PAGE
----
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From Commonplace Items to Revered Cultural Icons

Source:China Daily Published:2018-12-27 15:16

Honeycomb briquettes

People in North China are not fearful of the winter cold because most homes are equipped with radiators, underfloor heating systems or central air-conditioning.

However, in the 1980s, honeycomb briquettes provided the main fuel for heating and cooking in China.

Distributed by the government, the honeycombed coals were sold at coal stations in cities. People could buy 300 to 400 briquettes a month at a neighborhood station for use at home.

The briquettes were burned in stoves to heat homes and provide fuel for cooking, with the smoke being carried outside via a long chimney.

However, transporting and using the briquettes was arduous and not environmentally friendly, so they were gradually replaced by central heating and gas-powered appliances after the "coal-togas switch" project was launched in 2016.

Manual sewing machines

Many people born in the 1980s will remember their mother sitting in front of a noisy manual sewing machine. At the time, most clothing, curtains and inner soles for shoes were homemade.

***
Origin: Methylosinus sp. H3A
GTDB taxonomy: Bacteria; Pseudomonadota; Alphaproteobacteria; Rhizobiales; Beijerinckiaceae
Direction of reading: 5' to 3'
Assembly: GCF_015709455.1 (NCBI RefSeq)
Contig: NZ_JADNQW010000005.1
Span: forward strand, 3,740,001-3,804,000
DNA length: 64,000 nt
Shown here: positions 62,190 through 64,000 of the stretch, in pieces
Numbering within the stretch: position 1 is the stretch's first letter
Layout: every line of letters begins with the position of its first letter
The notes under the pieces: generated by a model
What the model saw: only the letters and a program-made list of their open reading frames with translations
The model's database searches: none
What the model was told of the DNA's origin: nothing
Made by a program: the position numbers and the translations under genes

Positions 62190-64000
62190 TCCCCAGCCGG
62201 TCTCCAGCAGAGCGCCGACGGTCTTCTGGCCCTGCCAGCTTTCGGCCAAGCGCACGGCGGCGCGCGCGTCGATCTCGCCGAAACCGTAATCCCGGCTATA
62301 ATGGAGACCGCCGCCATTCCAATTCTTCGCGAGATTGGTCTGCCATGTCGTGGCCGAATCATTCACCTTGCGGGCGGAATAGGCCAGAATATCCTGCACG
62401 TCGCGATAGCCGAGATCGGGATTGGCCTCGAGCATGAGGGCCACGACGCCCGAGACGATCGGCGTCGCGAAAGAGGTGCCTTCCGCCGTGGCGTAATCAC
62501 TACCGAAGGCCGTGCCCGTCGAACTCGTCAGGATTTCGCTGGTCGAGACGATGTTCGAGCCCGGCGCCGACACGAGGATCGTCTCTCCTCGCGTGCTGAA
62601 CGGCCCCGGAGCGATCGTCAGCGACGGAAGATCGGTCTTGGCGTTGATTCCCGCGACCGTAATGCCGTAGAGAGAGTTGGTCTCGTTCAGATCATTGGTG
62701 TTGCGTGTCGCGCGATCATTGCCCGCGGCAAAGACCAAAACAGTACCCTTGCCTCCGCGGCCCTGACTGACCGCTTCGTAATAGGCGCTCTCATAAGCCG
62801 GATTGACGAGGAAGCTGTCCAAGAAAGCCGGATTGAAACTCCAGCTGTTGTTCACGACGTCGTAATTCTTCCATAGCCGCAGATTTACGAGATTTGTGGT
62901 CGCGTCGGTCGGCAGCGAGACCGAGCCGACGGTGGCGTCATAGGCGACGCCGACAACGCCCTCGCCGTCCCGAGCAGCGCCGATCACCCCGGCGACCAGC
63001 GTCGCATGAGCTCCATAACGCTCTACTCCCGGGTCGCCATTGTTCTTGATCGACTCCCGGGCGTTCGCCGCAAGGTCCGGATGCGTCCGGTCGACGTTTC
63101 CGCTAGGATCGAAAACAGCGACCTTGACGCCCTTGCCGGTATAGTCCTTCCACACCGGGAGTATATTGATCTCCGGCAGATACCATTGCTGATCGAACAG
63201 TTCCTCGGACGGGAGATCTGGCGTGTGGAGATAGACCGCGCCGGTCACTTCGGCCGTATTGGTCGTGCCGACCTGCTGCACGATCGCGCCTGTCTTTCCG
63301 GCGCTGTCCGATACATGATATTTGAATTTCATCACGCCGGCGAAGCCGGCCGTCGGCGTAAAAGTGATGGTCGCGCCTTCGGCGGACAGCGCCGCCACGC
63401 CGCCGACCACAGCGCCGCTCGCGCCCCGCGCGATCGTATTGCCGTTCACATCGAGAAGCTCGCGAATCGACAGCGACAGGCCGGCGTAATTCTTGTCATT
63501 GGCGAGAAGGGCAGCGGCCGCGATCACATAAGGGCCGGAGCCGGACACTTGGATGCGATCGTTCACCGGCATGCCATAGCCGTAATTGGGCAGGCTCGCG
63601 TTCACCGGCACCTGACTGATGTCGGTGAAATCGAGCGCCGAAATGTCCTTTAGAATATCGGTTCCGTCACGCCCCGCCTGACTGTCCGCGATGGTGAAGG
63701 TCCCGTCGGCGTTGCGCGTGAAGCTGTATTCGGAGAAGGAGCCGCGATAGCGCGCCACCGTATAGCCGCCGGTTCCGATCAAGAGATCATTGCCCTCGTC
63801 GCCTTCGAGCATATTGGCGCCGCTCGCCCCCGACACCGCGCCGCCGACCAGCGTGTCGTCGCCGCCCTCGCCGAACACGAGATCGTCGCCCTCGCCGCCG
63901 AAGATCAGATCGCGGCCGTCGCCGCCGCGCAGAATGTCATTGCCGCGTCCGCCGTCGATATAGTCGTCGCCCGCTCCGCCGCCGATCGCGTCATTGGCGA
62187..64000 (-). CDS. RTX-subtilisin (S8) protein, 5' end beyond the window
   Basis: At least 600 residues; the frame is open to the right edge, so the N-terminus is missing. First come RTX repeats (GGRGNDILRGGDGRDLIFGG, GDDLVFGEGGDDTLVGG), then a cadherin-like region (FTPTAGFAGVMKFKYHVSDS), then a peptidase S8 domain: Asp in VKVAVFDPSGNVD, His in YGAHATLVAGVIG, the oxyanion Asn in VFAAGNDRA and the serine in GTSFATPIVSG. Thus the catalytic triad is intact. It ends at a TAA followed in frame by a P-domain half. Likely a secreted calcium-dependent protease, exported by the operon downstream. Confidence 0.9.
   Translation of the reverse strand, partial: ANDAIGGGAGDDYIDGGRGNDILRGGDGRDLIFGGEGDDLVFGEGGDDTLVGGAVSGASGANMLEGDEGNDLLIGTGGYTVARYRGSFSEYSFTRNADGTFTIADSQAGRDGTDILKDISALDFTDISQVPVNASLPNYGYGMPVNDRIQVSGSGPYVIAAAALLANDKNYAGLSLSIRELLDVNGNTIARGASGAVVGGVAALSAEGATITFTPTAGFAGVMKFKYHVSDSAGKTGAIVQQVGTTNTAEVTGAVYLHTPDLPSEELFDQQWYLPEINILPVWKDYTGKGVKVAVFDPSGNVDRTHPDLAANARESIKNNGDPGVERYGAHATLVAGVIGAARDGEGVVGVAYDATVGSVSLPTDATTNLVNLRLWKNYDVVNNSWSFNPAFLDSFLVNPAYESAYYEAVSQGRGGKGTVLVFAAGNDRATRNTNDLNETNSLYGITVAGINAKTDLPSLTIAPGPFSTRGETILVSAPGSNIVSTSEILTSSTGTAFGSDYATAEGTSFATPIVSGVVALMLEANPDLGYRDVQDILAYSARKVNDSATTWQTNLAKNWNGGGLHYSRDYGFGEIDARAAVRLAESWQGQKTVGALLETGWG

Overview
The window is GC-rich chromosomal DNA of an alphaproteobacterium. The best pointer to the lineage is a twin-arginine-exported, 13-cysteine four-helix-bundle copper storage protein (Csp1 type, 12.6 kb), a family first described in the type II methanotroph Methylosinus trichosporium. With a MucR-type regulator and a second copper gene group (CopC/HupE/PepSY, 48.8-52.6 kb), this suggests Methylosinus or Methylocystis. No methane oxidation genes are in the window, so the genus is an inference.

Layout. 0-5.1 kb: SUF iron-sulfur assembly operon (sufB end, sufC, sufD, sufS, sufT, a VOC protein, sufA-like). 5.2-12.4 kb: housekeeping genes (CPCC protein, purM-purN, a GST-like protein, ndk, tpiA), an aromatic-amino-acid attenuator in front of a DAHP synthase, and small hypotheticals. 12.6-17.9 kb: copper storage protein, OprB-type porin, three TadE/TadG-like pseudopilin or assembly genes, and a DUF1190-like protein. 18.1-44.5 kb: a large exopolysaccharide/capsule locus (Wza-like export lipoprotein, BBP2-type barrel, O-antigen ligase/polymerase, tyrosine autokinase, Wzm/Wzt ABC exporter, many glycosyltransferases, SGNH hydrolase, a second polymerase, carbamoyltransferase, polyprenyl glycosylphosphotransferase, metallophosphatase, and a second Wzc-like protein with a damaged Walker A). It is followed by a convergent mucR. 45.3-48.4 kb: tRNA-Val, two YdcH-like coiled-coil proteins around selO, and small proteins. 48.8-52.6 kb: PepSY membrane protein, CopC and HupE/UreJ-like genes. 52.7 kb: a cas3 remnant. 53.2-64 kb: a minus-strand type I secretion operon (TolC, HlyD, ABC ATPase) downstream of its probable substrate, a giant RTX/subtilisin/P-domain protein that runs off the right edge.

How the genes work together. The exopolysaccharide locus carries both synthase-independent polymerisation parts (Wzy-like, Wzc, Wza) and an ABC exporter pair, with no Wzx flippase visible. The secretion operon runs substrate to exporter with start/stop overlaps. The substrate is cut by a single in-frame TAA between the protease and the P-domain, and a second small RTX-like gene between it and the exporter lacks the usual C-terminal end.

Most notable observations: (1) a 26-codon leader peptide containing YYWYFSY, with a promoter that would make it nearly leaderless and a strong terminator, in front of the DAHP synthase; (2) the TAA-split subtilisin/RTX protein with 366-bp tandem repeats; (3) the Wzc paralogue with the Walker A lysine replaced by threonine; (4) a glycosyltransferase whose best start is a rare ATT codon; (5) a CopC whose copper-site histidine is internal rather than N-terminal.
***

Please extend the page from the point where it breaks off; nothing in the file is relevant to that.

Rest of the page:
In the 1970s, household sewing machines were regarded as luxury items, and companies often held draws in which a lucky employee could win one of the coveted machines, according to Song Lanli, 57, a librarian in Beijing's Dongcheng district who used to be employed in the clothing industry.

"I used to work at a garment factory, sewing 23 suits of children's clothes every day, and I also made most of my son's clothes when he was little," she said.

As ready-to-wear items flowed into the market in the 1990s, it became cheaper to buy clothes at stores. As a result, household sewing machines either became decorations in homes or were discarded when people moved.

Enameled cups

People visiting stores in Nanluoguxiang, a popular haunt for tourists and young hipsters in Beijing, can buy imitation enamel cups bearing the characters wei renmin fuwu "serve the people" or xi, "joy" as souvenirs.

Decades ago, the cups were not regarded as quaint or kitsch. Instead, they were daily necessities and common in every home.

The porcelain glaze wrapping prevented the underlying metal from rusting and, at the same time, gave the cups a smooth, colorful look.

In addition to the cups, other utensils such as washing basins, plates and lunchboxes were made from enamel.

As plastic, aluminum alloys and stainless steel were increasingly used to make commodities, enameled products fell out of fashion, but in recent years they have gained status as highly collectable cultural items that hold memories for an entire generation.

Editor:Zhao Hanqing